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    2. 1.2Irish (especially of a child) naughty; badly behaved:
      ‘I slapped him when he was bold’
      • ‘Like a bold boy at a children's party, he still insists on being the centre of attention even though it's not his birthday.’
  • 2(of a colour, design, or shape) having a strong, vivid, or clear appearance:

    ‘a coat with bold polka dots’
    • ‘The end product is a strong, vibrant painting in bold colours with a wealth of detail capturing the jumble of roofs and chimneys.’
    • ‘Just make sure the colors you choose fit with the bold hues of your design.’
    • ‘They are like cartoons, with their bold lines, bright colours and flat shapes.’
    • ‘The Romans called them the ‘painted people’, and the Celtic love of colour is obvious in the bold designs on their floors and walls.’
    • ‘His designs were bold and sexy, with bright red dominating transparent and undulating fabrics.’
    • ‘They're also attracted to bright, bold colours and sharp outlines, and any sudden movement may attract their gaze.’
    • ‘His symbolism is strong and his colours are bold.’
    • ‘The switches are large and solid, and the bold shapes and contours give the impression of utility without ever approaching the austere.’
    • ‘With new paints, dyes and synthetic fabrics, bright bold colour was avidly adopted in all aspects of design.’
    • ‘He has composed a series of townships scenes in flat planes of bright and bold colours that clamour for attention.’
    • ‘Facing west is a bold design of a fourfold leaf with a tiny, barely noticeable face in the centre.’
    • ‘In Spain he created abstract work featuring vivid colors and bold lines.’
    • ‘She uses bright colours in bold designs to convey an impression of viewing the basic, unadulterated image.’
    • ‘Young readers will love the bright, bold designs and the luscious colours.’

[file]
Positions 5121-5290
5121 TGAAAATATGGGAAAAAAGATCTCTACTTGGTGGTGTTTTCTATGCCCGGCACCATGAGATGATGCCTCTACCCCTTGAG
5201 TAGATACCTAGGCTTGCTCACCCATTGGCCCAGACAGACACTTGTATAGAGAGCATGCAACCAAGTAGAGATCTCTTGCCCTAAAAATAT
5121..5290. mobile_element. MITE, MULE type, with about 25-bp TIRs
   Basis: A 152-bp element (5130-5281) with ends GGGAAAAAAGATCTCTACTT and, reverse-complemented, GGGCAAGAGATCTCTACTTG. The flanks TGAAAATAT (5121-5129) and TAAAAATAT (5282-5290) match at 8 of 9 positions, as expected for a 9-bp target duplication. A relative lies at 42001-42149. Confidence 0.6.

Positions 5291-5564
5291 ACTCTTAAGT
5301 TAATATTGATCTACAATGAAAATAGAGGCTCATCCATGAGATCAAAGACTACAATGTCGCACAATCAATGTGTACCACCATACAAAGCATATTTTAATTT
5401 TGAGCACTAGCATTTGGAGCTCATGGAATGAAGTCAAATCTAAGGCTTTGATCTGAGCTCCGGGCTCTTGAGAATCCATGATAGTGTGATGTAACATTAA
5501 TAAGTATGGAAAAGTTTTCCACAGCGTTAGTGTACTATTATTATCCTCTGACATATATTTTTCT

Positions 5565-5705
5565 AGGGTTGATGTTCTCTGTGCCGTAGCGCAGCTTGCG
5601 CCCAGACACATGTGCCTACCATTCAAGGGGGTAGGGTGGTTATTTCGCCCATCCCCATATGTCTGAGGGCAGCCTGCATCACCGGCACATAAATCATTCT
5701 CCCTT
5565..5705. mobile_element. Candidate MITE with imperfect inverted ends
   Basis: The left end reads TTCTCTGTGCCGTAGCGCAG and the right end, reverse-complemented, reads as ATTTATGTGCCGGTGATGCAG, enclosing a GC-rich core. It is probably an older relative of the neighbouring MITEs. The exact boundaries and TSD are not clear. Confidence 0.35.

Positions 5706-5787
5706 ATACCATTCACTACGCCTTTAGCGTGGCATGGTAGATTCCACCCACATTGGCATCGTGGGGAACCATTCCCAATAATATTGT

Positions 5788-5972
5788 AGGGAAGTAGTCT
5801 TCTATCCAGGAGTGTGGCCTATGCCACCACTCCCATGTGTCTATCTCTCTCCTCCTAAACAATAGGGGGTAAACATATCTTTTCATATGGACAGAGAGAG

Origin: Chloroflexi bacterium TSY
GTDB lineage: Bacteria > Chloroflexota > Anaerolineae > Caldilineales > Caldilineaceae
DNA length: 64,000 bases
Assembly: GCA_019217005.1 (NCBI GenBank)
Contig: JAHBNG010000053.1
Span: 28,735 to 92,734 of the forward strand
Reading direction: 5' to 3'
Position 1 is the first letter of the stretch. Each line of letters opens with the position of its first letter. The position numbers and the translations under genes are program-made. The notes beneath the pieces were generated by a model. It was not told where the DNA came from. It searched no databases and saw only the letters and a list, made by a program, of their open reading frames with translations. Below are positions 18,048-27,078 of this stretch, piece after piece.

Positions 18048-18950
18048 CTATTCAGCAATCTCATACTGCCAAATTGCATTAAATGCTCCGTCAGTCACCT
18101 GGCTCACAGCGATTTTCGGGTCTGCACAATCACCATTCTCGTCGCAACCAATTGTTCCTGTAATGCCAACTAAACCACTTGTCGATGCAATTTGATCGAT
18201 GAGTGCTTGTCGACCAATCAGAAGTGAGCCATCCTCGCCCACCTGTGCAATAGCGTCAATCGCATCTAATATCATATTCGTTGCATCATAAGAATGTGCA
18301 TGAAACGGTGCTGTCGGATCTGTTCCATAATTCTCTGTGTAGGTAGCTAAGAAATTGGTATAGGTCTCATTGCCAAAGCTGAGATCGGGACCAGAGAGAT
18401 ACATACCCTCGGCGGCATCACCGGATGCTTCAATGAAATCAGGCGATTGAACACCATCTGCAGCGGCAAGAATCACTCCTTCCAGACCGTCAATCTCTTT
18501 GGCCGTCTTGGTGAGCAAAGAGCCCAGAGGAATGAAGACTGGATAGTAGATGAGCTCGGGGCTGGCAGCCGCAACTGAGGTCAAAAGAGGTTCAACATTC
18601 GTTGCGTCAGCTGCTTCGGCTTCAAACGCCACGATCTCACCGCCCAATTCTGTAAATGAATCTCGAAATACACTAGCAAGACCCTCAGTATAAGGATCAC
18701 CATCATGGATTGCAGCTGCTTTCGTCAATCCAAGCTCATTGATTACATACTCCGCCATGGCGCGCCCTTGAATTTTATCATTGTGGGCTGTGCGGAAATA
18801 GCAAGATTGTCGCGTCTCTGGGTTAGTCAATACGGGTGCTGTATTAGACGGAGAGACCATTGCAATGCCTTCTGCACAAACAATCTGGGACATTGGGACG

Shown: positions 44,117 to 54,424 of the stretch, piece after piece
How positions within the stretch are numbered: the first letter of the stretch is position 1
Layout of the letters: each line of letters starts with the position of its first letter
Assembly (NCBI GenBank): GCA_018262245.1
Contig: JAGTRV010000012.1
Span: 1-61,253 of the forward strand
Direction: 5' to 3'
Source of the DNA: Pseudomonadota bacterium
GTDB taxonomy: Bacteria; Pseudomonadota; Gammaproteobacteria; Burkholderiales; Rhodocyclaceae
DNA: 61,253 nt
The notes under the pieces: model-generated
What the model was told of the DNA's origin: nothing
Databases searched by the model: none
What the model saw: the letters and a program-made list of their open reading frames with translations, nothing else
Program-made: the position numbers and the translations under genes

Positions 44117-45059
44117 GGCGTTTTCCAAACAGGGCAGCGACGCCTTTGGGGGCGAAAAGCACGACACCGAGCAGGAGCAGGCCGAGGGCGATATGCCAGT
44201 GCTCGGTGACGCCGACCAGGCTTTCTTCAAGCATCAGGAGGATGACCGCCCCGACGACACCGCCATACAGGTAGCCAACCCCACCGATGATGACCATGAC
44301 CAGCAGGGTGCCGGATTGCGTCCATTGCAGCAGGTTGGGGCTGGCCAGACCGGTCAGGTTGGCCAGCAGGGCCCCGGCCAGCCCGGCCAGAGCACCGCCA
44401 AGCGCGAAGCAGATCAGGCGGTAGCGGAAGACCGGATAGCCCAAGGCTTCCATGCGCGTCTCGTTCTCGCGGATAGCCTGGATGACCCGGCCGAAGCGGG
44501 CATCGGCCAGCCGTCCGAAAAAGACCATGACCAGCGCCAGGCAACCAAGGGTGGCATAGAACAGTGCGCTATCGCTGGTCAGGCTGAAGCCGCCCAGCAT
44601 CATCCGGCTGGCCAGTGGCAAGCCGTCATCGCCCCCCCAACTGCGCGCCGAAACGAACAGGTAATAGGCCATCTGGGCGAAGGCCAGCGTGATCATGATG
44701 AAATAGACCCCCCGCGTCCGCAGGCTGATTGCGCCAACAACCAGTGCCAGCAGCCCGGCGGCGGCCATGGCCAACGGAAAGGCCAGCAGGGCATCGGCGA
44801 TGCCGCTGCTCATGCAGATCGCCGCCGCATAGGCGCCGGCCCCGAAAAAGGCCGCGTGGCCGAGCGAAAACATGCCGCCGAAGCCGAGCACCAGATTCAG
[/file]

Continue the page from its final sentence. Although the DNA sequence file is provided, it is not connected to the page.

• ‘Using a brush and a matchstick to paint his decoys, Bergman achieved a unique balance between vivid colors, bold lines, and scratch painting.’
    • ‘They are bold shapes; strong blocks of colour defined by thick black lines and veiled with subtle, intricate patterns of feathers, scales and seashells.’
    • ‘There is less intricacy of detail, and the bold lines and strong colours relate them to North Indian folk art.’
    • ‘The combination of the shapes and bold colours creates a stimulating image.’
    • ‘Utzon's interior design was characterised by bold colours and fantastic shapes.’
    • ‘Bright colours and clear bold graphics make the menu practical and aesthetically pleasing.’
    striking, vivid, bright, strong, eye-catching, conspicuous, distinct, pronounced, prominent, obvious, outstanding, well marked, showy, flashy, gaudy, lurid, garish
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    1. 2.1 Of a kind of typeface having dark, heavy strokes, used especially for emphasis:
      ‘cross references are printed in bold type’
      • ‘Kelman reproduces it, with the cut portions in bold type, emphasising only what a good job was made of editing it.’
      • ‘Only what is in bold type above was quoted in the evidence to the Court.’
      • ‘As if to emphasise the point, the report prints the comment in bold type.’
      • ‘Predictions of exceptionally high tides are given in bold type.’
      • ‘It's not often that an author is prompted to make a statement in bold type to correct what he sees as a gross misunderstanding.’